If you’re tired of the streetlights coming on before you’ve left work for the day, you’re in luck! Daylight saving time – coming soon! – pushes sunset times later into the evening and allows for more natural light in our afternoon schedules. Many people see the time period as a trade off – we lose an hour of sleep but gain more sunlight. Some will argue that we also save on energy. Whether the last point is true, however, is up for debate.
There has been much back and forth as to why we change our clocks roughly every six months (no, it has nothing to do with farmers). The concept was actually conceived in order to conserve resources (such as candles that had to be used during dark evenings) during World War I.
Some believe that daylight saving time conserves energy, as consumers will use less electricity in the evenings if there is more natural light from outside. In a study from the 1970s, the U.S. Department of Transportation confirmed this idea (but not by much), which showed that the time change cut American’s electricity use by 1 percent.
In the past years, however, our energy usage and patterns have drastically changed, and lighting has become more efficient. A recent report finds that the time change during the spring causes an increase in the amount of electricity used, due to a higher demand for air conditioning on summer nights and more heat and artificial light needed on early spring and fall mornings. In 2007, when Congress extended daylight saving time by four weeks, a separate Department of Energy study noted that the nation saved about 0.03 percent on electricity in those four weeks.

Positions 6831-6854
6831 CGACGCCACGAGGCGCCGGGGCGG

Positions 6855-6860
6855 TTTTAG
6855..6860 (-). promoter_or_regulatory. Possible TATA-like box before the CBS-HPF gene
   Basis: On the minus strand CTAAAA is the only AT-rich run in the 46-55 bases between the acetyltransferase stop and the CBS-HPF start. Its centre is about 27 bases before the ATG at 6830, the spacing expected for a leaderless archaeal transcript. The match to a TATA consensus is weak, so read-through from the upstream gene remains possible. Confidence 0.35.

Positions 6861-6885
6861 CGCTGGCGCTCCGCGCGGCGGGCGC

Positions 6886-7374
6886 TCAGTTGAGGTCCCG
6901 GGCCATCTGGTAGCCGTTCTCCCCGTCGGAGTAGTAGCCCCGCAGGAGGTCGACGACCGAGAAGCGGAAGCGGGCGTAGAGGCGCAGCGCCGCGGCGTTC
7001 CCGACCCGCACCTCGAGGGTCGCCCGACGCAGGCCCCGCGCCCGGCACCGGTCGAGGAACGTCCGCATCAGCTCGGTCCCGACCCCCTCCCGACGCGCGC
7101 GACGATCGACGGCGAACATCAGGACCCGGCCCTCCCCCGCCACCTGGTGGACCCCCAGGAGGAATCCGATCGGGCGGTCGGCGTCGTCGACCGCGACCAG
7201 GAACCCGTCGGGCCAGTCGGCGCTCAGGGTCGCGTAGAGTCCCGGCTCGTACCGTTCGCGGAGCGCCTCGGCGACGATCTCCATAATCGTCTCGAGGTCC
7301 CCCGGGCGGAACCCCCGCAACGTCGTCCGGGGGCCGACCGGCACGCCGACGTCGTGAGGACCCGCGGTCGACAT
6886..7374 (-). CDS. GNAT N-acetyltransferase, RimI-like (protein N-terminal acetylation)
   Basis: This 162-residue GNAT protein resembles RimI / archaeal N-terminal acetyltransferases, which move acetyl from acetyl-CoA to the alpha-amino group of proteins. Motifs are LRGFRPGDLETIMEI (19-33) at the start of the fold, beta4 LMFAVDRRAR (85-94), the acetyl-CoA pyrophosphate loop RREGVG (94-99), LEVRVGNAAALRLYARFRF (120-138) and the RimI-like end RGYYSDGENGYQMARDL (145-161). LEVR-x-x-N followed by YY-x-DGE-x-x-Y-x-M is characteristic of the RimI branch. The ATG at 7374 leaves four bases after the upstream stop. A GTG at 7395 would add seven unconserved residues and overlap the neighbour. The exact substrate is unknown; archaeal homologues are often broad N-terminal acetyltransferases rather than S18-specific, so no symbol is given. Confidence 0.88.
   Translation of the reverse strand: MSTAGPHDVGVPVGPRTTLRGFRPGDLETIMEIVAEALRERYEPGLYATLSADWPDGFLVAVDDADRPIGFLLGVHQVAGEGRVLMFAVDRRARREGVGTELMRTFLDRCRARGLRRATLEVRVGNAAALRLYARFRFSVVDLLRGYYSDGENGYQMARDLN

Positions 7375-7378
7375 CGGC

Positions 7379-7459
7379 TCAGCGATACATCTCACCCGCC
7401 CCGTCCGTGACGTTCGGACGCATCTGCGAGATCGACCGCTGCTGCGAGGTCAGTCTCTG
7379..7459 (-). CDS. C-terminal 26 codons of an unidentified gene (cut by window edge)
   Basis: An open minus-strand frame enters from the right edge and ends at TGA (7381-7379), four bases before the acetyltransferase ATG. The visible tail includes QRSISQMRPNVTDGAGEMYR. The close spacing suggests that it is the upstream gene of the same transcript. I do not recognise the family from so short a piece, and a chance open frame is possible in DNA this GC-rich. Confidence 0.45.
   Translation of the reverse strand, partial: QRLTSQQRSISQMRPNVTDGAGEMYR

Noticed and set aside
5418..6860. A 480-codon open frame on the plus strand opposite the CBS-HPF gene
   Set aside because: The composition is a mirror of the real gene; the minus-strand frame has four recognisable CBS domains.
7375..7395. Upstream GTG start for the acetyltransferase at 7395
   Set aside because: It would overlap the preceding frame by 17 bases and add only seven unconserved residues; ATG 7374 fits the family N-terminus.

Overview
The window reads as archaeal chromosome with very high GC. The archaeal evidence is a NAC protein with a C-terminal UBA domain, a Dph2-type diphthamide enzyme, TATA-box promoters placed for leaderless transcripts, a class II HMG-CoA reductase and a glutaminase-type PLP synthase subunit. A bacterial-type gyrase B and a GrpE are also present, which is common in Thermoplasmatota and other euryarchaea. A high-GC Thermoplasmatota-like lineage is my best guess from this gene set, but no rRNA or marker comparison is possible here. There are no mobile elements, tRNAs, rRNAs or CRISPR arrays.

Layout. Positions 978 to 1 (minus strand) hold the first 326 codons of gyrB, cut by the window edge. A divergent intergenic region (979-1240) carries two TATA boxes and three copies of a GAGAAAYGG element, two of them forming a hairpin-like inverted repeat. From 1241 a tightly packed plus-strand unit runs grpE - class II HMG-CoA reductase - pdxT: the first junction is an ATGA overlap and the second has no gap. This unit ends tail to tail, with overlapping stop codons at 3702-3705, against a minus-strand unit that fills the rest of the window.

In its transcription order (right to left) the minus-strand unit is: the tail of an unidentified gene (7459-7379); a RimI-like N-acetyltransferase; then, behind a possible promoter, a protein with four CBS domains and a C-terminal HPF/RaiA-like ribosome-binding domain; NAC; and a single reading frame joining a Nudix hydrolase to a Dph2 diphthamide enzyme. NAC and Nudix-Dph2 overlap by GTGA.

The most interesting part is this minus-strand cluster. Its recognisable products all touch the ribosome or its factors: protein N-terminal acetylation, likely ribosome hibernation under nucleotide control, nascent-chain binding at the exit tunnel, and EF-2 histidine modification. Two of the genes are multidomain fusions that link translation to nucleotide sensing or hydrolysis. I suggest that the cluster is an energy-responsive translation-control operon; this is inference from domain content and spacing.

Studies on energy use continue to conflict (different geographic locations exhibit different results) and any actual impact due to a one-hour time change is negligible. One thing, however, is certain – you can balance out your energy usage at any point in the year with carbon offsets. For just a few dollars each month, you can support renewable energy projects that reduce carbon emissions, help slow climate change and reduce the size of your carbon footprint. Click here for more information on how TerraPass carbon offsets reduce greenhouse gas emissions and purchase your carbon offsets today!
For more news on the environment and climate change, check the TerraPass Footprint Blog each week for a new post that will keep you updated and informed. And don’t forget to follow us on Twitter and like us on Facebook, where we’re always sharing tips and information on living an eco-friendly, green lifestyle.